Online reputation does matter (no matter what Michael Arrington says)

Does it matter what people say about you online? Or that there are, say, illicit/nude/drunken pictures of you floating around the InterWebs?

Not to TechCrunch’s Michael Arrington, who believes “reputation is dead.” His theory: Everyone’s reputation will ultimately become so polluted it will level the playing field. He writes:

“It’s time we all just give up on the small fights and become more accepting of the indiscretions of our fellow humans. Because the skeletons are coming out of the closet and onto the front porch… I firmly believe that we will simply become much more accepting of indiscretions over time. Employers just won’t care that ridiculous drunk college pictures pop up about you when they do a HR background search on you.”

I find it extremely rich that Arrington is so blase about online reputation. Remember, this is a guy who’s been called some extremely nasty names by a lot of people (I should know, I’m one of them), and he clearly doesn’t give a damn. And he’s someone who’s sufficiently wealthy that the odds of him ever having to interview for a job again are rather slim (though I think he’d make a fine greeter at Wal-Mart). So he’s not exactly the best person to ask.

Here’s the deal. Not all of us will have lousy online reputations or commit indiscretions that are unfortunately captured for posterity. So if the choice for a job comes down to two candidates, both of whom are equally qualified but one whose online portfolio includes photos of him snorting cocaine off the breasts of a prostitute, we all know who’s more likely to get the call. (Unless, of course, the job requires familiarity with drugs and working girls – like, say, US Senator or Governor of New York.)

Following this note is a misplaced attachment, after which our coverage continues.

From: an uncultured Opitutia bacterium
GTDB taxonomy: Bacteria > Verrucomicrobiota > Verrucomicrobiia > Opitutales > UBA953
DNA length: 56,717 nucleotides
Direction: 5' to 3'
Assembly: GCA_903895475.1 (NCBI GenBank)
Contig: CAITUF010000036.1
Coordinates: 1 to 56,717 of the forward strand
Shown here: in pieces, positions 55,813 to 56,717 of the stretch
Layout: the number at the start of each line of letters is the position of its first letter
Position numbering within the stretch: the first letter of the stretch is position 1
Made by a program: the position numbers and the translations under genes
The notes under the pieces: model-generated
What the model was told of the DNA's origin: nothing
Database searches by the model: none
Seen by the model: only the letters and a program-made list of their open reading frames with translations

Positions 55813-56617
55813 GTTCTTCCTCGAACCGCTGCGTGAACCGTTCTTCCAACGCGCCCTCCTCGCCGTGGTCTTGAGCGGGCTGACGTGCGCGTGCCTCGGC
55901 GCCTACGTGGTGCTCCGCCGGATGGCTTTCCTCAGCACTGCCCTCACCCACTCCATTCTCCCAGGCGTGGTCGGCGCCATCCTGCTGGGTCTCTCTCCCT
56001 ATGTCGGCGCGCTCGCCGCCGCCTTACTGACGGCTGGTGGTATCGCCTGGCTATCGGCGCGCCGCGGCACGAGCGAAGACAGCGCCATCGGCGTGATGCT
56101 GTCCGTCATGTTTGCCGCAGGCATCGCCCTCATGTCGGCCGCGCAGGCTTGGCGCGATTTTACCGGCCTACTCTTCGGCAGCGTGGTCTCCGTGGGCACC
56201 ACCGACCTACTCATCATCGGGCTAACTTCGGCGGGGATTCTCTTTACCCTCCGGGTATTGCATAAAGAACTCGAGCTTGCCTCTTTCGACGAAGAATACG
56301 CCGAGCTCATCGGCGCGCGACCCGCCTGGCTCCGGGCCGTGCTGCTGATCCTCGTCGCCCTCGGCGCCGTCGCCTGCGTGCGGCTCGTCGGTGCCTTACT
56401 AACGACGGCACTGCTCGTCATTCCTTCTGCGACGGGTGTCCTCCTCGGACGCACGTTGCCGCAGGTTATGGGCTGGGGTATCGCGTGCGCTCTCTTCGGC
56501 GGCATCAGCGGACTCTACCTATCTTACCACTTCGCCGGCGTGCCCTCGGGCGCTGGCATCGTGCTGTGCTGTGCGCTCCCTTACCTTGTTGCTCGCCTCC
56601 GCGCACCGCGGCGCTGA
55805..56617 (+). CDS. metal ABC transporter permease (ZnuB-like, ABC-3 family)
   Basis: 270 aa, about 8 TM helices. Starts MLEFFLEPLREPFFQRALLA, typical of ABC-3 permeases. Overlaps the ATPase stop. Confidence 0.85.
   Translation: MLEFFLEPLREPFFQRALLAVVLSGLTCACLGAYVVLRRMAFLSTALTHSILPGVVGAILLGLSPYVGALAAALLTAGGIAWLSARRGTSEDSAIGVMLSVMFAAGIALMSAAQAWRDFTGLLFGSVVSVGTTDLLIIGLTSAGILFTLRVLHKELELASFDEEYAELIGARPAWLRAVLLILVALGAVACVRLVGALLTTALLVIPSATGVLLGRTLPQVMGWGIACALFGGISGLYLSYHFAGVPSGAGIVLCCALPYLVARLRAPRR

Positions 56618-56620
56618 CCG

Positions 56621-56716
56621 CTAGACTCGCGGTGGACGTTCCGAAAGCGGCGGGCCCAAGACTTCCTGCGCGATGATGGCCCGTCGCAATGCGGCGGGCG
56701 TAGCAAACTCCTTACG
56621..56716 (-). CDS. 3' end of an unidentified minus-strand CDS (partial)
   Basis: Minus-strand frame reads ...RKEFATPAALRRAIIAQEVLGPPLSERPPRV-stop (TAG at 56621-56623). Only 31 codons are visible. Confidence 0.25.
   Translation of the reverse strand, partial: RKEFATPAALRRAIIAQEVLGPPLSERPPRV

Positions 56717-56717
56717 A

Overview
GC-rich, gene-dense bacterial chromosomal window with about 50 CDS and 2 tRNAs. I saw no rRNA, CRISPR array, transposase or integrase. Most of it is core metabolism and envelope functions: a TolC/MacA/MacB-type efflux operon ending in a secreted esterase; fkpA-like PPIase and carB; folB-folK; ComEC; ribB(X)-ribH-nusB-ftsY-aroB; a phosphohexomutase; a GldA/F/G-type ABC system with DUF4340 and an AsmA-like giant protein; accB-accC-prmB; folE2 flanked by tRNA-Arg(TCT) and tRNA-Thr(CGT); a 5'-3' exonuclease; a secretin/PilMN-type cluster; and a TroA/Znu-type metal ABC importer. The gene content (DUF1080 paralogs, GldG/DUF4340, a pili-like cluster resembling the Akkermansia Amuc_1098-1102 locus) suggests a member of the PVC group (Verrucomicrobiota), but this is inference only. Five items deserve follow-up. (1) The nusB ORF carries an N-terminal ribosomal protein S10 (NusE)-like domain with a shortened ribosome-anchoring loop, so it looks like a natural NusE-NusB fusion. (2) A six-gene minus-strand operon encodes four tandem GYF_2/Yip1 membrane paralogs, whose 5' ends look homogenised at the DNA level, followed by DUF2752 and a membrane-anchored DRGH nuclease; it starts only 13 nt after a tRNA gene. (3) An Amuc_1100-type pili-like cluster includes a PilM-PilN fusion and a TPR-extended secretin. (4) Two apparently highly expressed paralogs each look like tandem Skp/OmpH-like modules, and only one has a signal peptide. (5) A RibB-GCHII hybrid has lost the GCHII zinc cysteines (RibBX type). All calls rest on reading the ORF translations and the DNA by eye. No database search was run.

My point: Of course your online reputation matters. That reputation is formed by a number of things, including what you say in your blog(s) or in comments, what you say and do on social networks and media sharing sites, and what other people say about you on sites like Unvarnished (which I’ve covered in numbing detail here and also here).

Jon Clay agrees with me. He’s CEO of Coworkers.com, a site that preceded Unvarnished and has a lot in common with it, but also differs in significant ways. Like Unvarnished, it exists to promote your professional reputation, and people may post anonymous reviews of you. Unlike Unvarnished, you control what others can and can’t see on your profile. So if somebody posts a nasty review of your work performance, you can choose to delete it, keep it but make it private, or show it to the world.

coworkers dot com

Why, I asked Clay, would anyone ever elect to show a negative review to anyone else? Because, he responded, it could be an excellent way to show how you’ve improved in a particular area over time. Last year, you may have gotten negative marks for your productivity, competence, or interpersonal skills; now your reviews are significantly better.

Another thing I like about Coworkers.com is nobody else can add you to its database. It’s up to you to add yourself. That keeps you from suddenly discovering, years down the road, that somebody has been spreading nasty lies about you on the site. (The downside? It tends to limit the number of people who actually participate -- searching the site for common names like "Smith" or "Jones" produces very few hits.)

In other words, it helps you manage your reputation as you see fit, which is how most of us try to operate in the real world. And that’s something we all will need to pay increasingly more attention to – no matter what Michael Arrington tells you.

When not defending his online reputation on Facebook, Twitter, et al, Dan Tynan is steadily destroying it with his geek humor site, eSarcasm.

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